Tuesday, January 15, 2013

Fix the Helvetica Font Error in Xscreensaver Glslideshow

The Problem: Xscreensaver displays an error message in both Ubuntu and Linux Mint when running Glslideshow, because a missing font is referenced in the glslideshow hack. The error message is "unable to load font "-*-helvetica-medium-r-normal-*-180-*", using "fixed". Helvetica is a copyrighted font, and Adobe is the copyright holder. You can buy the font, or you can modify glslideshow's source, or you can try a workaround.

The Solution: This is only a workaround instead of a proper solution, such as fixing and recompiling the source code, but it is easy and won't take but five minutes. We can get rid of the error message, if not the error itself. The error will still arise, but we don't need to see it anymore.

Open your file manager. Navigate to your home directory and turn on the option to view hidden files. Edit the hidden file, .xscreensaver, (~/.xscreensaver) as root. If the file does not exist, you may create it. You must edit the file as root in order to modify the file.

Change the option:

captureStderr: True

to

captureStderr: False

Although it may not be necessary, I also changed

overlayStderr: True

to

overlayStderr: False

I suggest also changing the option Font from Helvetica to: *-medium-r-*-140-*-m-*, although by itself this will not eliminate the initial error message displayed on the first picture. The problem lies in a hardcoded reference to Helvetica found within glslideshow's source code. With a hex editor, one could fix glslideshow's binary for good, changing helvetica to a font that is installed on Ubuntu and its derivatives, but that's dodgy, as a future update would wipe out the change.

While you're editing your xscreensaver file, examine the ImageDirectory option and change it to whichever directory you intend to store your slideshow pictures. Some of the other options are self-explanatory. The mysterious "nice" option just refers to Xscreensaver's priority in comparison to other programs. The default, ten, is low but higher will make it even lower. I left that one alone.

When you're done playing around with the options, save the file and exit.

Now let's edit two more files, found in /etc/X11/app-defaults: XScreenSaver and XScreenSaver-gl. It may not be necessary to change the Stderr options in these files, because according to the comments, the config file in your Home directory takes precedence. I went ahead and changed the options anyway just to be sure that the error message would not display everytime I ran the slideshow. I also changed all references to Helvetica with some other font. "*-medium-r-*-140-*-m-*" should work for this purpose.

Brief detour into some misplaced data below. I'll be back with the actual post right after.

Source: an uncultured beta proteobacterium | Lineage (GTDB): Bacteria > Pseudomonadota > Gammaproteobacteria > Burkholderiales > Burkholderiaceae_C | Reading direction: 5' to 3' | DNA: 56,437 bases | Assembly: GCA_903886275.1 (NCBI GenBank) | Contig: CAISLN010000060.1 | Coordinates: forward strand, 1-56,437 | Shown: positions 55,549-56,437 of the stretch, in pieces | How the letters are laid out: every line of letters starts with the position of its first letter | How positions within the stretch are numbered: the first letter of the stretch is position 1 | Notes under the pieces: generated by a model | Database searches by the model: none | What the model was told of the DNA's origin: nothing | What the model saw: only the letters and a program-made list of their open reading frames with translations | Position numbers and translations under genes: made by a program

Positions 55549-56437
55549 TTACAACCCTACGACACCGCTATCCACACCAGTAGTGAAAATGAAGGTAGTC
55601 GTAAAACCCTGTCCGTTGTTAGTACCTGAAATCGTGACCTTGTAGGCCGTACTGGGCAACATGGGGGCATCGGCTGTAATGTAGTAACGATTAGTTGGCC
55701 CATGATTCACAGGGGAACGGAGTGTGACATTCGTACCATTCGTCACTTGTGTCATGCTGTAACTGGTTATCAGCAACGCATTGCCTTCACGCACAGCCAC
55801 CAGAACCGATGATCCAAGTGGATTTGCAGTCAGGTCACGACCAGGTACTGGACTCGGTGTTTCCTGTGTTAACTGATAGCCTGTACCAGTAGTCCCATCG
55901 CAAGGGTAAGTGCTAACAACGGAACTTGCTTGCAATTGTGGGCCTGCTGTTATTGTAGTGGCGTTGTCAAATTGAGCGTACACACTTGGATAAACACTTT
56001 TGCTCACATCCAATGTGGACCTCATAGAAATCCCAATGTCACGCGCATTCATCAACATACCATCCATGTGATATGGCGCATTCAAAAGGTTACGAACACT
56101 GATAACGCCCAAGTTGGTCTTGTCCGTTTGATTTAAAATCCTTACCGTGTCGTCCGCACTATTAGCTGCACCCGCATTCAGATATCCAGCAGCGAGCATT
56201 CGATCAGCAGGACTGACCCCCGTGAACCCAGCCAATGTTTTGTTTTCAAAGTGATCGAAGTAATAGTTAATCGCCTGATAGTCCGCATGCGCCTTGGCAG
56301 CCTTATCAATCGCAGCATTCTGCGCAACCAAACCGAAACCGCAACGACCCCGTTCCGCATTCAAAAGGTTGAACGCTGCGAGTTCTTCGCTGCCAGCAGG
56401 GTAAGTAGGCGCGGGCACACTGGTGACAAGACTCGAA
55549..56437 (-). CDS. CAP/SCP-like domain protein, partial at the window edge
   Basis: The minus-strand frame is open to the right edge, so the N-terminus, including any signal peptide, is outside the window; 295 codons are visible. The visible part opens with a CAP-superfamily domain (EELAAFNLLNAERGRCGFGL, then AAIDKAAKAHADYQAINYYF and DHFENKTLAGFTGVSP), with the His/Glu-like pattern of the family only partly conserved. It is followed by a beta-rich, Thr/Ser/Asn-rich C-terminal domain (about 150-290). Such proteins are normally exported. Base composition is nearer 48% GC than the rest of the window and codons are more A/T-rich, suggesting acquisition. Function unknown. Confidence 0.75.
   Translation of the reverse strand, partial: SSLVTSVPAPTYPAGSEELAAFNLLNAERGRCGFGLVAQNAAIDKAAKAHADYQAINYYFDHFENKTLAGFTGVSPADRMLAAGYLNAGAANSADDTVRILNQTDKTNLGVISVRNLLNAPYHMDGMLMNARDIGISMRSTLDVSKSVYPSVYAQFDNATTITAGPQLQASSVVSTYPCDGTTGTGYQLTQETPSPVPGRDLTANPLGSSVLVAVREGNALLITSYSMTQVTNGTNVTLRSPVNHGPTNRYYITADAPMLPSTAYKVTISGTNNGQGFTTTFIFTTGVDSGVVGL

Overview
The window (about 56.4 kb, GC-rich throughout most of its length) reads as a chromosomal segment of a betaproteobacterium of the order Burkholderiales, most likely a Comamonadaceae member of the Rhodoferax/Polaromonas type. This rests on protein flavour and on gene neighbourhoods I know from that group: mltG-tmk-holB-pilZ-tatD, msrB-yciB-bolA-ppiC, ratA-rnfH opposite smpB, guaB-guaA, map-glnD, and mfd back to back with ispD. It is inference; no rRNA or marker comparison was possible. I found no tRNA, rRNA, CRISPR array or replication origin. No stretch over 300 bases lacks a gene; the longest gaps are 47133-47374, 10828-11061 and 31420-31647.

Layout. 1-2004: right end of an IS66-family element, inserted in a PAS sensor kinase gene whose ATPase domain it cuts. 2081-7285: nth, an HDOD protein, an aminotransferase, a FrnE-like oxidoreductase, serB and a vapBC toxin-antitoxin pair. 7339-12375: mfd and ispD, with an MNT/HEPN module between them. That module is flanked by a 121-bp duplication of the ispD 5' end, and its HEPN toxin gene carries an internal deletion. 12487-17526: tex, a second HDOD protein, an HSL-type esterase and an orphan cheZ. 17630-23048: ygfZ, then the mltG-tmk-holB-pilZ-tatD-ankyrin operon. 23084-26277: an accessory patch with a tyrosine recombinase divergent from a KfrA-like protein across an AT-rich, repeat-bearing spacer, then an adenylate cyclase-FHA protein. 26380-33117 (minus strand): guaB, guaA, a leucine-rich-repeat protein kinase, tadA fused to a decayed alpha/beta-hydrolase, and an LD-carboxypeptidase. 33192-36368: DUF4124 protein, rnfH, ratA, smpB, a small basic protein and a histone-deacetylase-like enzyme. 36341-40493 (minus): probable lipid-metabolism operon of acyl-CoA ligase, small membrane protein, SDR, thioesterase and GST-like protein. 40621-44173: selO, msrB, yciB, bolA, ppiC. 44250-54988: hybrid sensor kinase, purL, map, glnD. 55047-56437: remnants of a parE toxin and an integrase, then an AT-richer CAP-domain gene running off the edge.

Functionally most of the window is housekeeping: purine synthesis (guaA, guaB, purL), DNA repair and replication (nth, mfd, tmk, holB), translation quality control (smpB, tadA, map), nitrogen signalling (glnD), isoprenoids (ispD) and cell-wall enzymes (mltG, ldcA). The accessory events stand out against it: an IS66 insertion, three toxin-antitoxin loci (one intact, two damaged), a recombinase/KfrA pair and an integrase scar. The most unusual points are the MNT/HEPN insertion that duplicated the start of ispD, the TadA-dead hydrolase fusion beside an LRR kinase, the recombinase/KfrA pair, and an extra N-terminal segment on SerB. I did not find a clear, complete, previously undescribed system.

The end result is a cleaner slideshow experience without that error message popping up everytime the screensaver activates.Post a Comment
by igor 04:20 4 replies by igor 09:32 0 comments

9 comments:

Anonymous said...

Thank-you so much! Such a tiny error but so annoying; couldn't find this answer anywhere else. Thank-you!

igor said...

This problem drove me up the wall when I configured my very first Linux Mint htpc with Xfce. After many hours of experimentation with a hundred different solutions, this was the surprising easy fix. My little tutorial probably errs on the side of conservatism; it may only be necessary to modify one setting in one file. But I edited a couple of settings in several files. I think xscreensaver only reads one file, but I was not certain of the precedence it assigned to the different file locations.

Anonymous said...

Great, helped me too !

Chris Koknat said...

$ sudo apt-get install xfs xfstt
$ sudo apt-get install t1-xfree86-nonfree ttf-xfree86-nonfree ttf-xfree86-nonfree-syriac xfonts-75dpi xfonts-100dpi
$ sudo reboot
$ xlsfonts "*"helvetica"*"

Thanks to http://ibohm.blogspot.com/2012/09/qmon-failed-to-start-due-to-missing.html

igor said...

I have not tried your solution, but it looks plausible to me and safe, as you are only calling upon the user's default repository. Perhaps others will find it works for them.

It is puzzling why the author of the Glphotoshow hack opted to use a nonfree font. Who really cares what font is used, as long as it is legible and not too annoying.

cachergeoff said...

As a new Ubuntu user I am not sure how to log in as root. All the info I can find warns me against it.

Any thoughts?

igor said...

the root account is set up during installation. i am not sure how to do it and would have to google that. I suggest you google that.

langegabriel said...

I was having a similar problem trying to get molecule to work. Chris Koknat's approach got me 99% there. I had to, in addition, do the following.

$ xset fp+ /usr/share/fonts/X11/100dpi/
$ xset fp+ /usr/share/fonts/X11/75dpi/
$ xset fp rehash

You may need to sudo those commands to have them apply to all logins.

Peter Bratton said...

Chris Koknat's post got me 100% there. I'm on Mint 17, xScreensaver 5.34.1 64-bit. The only screensaver I use is glslideshow to display images under /home/peter/Pictures. The default filename text was tiny. Changing the font in ~/.xscreensaver didn't work. In fact only the second and third lines of Chris' post were needed. The first would have me install xfs (doesn't exist) and xfstt. Someone else reported xfstt wasn't needed so I decided to try the bare minimum,
$ sudo apt-get install t1-xfree86-nonfree ttf-xfree86-nonfree ttf-xfree86-nonfree-syriac xfonts-75dpi xfonts-100dpi
After rebooting (Chris' line 3), it worked perfectly. The slideshow text is larger, easily visible, and I no longer see "unable to load font "-*-helvetica-medium-r-normal-*-180-*", using "fixed" every time I run xscreensaver-demo.
Thank you Chris!

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